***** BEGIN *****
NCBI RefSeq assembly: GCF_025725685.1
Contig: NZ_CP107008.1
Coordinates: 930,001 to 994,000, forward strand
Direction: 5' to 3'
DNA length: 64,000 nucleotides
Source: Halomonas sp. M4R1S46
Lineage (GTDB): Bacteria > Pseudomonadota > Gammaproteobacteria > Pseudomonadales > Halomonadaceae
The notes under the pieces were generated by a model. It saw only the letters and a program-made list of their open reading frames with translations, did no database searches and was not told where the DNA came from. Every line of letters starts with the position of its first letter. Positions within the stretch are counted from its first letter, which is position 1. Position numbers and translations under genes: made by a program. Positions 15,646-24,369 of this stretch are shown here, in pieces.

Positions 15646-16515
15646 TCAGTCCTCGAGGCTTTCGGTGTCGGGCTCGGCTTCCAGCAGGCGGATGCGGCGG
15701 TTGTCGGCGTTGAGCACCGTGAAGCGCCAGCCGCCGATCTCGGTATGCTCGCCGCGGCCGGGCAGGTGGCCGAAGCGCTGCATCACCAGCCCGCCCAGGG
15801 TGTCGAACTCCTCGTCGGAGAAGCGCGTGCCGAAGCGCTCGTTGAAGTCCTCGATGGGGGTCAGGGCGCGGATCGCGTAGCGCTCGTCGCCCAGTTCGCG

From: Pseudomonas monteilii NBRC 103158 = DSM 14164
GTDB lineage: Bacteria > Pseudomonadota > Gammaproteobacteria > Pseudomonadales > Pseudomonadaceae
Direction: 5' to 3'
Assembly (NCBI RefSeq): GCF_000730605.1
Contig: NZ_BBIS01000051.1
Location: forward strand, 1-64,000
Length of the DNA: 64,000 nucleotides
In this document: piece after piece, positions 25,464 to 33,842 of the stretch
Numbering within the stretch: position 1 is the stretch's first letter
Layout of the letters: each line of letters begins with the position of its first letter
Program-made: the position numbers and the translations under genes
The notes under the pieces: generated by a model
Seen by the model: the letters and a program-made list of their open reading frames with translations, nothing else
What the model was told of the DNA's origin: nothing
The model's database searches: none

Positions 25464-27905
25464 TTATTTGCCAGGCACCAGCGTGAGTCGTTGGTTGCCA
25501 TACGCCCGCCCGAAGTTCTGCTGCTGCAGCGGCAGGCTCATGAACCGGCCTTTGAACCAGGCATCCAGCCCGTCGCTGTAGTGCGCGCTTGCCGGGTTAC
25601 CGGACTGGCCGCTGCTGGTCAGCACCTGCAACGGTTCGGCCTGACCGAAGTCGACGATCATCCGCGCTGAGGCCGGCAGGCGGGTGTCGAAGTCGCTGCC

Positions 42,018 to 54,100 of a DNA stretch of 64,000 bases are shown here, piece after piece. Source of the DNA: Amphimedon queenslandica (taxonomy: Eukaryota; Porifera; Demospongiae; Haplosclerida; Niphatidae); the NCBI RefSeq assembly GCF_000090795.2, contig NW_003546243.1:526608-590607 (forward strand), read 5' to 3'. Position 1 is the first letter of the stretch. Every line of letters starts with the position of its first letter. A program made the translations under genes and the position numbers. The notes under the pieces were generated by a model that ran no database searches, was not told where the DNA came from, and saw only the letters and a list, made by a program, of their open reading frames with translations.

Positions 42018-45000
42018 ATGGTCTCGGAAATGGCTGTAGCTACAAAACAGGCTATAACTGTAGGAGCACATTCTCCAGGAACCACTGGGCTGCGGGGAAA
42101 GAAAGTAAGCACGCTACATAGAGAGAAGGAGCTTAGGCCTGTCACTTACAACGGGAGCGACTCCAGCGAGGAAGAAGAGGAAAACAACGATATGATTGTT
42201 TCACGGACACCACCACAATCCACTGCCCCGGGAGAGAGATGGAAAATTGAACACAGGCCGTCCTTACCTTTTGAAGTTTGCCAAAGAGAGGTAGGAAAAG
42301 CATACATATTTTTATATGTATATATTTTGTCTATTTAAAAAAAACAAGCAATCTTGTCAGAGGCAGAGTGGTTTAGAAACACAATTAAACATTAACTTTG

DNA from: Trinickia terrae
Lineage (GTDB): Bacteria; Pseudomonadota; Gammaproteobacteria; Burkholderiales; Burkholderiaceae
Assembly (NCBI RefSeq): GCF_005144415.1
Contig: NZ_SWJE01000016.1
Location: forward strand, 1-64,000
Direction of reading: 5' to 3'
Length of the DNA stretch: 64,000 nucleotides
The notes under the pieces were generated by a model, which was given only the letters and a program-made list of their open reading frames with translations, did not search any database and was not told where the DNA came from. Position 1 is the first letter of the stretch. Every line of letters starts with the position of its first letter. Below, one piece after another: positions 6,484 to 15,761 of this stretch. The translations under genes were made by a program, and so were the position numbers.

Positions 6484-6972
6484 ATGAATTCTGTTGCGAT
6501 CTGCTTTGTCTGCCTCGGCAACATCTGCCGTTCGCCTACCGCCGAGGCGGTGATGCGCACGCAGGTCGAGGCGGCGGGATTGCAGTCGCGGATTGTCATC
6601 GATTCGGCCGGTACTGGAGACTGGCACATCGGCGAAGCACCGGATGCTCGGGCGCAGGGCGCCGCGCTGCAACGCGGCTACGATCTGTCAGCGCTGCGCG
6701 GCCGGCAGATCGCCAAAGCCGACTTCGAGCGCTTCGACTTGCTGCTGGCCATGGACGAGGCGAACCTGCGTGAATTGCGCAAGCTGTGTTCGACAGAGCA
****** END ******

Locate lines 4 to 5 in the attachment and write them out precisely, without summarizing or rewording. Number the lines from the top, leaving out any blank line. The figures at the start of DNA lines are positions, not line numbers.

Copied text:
Direction: 5' to 3'
DNA length: 64,000 nucleotides